When first drafted and introduced to the House of Representatives in November 2017, “Fix NICS” was believed to be the nonpartisan gun control legislation everyone hoped for, but now it seems the Act is in jeopardy. In early December, the House of Representatives passed the concealed carry, “reciprocity” bill, backed by the National Rifle Association (NRA), which allows qualified non-residents to carry concealed firearms in another state that allows concealed weapons. Thus, states with strict gun laws, but maintain laws that permit concealed carry, such as New York, will have to honor out of state gun permits with less strict requirements. The bill also states that a person lawfully carrying a handgun in another state is not subject to the federal prohibition on having a firearm in a school zone, and may carry the handgun in federally owned lands open to the public. The reciprocity bill and “Fix NICS” directly clash against each other. “Fix NICS” tries to control who can possess or own a gun while the reciprocity bill expands unregulated gun movement across the country.
The Fix NICS Act was drafted by Senator John Cornyn, R-Texas and Senator Chris Murphy, D-Connecticut. Five other senators have signed onto it, and three more have co-sponsored it. It is no coincidence that the two drafting senators are from states victim to mass shootings; Texas with the Sutherlands Spring church shooting and Connecticut with the Sandy Hook Elementary School shooting.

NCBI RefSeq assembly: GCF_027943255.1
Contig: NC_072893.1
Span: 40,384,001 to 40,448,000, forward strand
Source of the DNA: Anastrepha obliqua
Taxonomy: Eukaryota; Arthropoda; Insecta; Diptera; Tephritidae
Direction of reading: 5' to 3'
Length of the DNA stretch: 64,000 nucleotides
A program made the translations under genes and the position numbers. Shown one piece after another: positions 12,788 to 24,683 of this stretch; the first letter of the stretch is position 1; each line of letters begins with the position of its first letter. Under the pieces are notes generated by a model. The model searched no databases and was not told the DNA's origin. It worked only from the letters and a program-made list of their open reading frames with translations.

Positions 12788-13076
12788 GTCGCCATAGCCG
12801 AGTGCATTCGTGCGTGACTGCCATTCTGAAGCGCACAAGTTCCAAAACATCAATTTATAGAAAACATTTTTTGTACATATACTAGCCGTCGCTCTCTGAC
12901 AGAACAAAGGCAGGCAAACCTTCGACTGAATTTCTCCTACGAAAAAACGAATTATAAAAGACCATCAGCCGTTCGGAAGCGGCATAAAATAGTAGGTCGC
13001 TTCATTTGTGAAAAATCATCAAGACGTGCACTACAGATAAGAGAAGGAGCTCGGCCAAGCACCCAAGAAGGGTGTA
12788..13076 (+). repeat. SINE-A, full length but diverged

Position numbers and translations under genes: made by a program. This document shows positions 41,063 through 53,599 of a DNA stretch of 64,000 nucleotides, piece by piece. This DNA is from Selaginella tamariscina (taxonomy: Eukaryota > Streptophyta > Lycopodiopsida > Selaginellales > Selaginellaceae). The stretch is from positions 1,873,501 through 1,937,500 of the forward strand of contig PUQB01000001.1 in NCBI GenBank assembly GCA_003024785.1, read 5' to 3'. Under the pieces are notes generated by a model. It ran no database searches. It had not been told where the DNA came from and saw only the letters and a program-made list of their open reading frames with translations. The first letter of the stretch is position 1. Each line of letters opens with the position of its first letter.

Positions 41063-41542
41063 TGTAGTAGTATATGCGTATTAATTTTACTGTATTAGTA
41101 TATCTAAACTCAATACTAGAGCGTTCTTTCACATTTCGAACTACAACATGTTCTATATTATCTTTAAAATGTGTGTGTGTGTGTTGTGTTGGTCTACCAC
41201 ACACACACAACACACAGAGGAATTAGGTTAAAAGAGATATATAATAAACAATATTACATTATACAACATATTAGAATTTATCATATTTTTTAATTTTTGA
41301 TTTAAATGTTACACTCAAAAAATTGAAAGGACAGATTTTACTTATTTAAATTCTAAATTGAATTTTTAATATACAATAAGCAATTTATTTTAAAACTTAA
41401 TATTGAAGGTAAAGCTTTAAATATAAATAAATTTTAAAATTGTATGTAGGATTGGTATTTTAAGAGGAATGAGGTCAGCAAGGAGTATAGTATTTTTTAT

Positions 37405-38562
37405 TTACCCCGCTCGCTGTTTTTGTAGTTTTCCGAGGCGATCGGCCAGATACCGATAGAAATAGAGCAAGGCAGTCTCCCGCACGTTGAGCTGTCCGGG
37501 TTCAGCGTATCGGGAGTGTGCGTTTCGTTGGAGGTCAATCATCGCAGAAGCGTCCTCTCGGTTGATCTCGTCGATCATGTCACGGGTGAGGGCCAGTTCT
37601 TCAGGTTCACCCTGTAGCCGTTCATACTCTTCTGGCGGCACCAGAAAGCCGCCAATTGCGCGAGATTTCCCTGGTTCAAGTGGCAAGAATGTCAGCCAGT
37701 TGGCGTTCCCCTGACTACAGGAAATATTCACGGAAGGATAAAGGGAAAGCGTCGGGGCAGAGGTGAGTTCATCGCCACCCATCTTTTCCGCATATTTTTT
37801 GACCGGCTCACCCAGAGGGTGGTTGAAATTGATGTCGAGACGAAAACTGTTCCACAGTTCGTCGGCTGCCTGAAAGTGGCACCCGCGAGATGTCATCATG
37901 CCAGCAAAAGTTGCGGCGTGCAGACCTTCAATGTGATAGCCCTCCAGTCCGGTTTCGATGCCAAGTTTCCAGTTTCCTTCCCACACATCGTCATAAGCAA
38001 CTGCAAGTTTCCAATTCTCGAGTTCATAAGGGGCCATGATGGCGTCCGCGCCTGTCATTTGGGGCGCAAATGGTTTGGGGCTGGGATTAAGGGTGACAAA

The Fix NICS Act attempts to tackle its’ predecessors’ shortcomings. The bill is focused on updating the system with current background check information, asking federal and states agencies to upload and verify as much information on criminal and mental health records to bar unfit individuals from purchasing a gun. There is no federal mandate requiring states to provide information for the system due to the 10th amendment, so the new Act will provide incentives such as grants, accountability measures, and withholding bonuses to encourage state participation. Another goal of the Act is to upload records of domestic violence crimes in the system as an added background check, which is currently not required.
There are some concerns about what information agencies will be giving up when complying with the “Fix NICS” system. The bill creates incentives to ensure states and federal agencies only provide information already required by the original NICS system, and will not let states dump non-adjudicated individuals into the system. Furthermore, nothing in the bill stops law abiding citizens from obtaining a gun. Its only concern is precluding the wrong people from possessing a firearm. The main goal for “Fix NICS” is to ensure safety and security in the future and decrease gun violence by those who never should have obtained a firearm. This can only be achieved if state and federal agencies comply and provide the already required information.
“Fix NICS” is the most promising solution for gun possession regulation to date. Its goal is to make sure only those fit to own a gun can obtain one and tries to keep weapons out of the hands of those who are deemed unfit through criminal acts or mental illnesses. If passed, this Act proves that gun regulation change is on the horizon.